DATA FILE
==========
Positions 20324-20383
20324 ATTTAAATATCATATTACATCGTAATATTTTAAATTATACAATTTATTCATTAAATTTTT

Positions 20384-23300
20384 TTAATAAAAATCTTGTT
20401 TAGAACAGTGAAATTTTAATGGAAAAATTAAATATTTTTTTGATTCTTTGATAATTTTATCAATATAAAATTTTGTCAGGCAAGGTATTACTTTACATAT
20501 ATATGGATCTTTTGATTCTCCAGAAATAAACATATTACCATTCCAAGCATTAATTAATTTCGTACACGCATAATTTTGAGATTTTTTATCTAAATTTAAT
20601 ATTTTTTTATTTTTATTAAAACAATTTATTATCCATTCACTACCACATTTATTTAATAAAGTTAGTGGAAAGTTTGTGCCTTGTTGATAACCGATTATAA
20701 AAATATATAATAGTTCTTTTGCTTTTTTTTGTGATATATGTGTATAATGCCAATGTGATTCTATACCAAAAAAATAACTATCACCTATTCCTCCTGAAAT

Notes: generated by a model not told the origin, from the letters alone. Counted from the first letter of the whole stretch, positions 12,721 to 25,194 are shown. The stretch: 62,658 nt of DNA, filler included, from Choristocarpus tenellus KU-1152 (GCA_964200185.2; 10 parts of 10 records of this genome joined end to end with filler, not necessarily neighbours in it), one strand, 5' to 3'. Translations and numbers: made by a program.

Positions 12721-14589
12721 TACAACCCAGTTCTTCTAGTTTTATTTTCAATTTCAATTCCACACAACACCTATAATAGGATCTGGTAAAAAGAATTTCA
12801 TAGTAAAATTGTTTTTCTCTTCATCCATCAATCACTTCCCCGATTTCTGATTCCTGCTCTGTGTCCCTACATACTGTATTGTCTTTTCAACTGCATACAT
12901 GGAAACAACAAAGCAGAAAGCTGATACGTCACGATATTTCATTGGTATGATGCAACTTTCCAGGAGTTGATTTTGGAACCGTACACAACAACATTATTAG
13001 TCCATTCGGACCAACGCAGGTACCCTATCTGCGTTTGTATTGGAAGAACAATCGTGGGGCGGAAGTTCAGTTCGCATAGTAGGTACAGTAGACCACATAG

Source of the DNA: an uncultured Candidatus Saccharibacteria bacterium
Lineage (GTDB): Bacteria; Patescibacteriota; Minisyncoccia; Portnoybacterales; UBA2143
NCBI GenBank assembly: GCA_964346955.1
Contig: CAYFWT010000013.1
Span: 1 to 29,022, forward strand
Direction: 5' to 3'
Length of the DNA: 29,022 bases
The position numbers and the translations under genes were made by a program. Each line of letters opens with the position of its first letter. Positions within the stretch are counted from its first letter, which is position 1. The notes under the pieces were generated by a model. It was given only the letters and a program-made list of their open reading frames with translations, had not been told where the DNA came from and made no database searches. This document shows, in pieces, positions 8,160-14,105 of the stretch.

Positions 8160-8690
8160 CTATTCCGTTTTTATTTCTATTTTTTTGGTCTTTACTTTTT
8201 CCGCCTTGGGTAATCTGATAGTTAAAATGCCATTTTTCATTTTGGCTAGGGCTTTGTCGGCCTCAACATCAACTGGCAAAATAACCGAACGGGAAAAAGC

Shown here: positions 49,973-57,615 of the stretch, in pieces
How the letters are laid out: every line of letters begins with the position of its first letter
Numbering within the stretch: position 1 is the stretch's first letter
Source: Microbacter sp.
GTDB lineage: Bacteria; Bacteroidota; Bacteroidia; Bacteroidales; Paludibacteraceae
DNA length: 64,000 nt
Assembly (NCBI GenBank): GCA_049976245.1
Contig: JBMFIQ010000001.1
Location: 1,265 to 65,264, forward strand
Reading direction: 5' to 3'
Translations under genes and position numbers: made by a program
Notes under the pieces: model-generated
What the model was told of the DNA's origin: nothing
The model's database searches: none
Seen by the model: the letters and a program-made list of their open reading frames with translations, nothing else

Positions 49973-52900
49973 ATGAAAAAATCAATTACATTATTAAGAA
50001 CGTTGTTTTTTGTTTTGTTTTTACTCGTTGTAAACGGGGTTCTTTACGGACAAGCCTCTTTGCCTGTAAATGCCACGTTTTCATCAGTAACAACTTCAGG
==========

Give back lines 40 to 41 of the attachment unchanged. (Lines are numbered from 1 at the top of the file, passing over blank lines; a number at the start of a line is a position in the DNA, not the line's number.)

Seen by the model: the letters and a program-made list of their open reading frames with translations, nothing else

Positions 49973-52900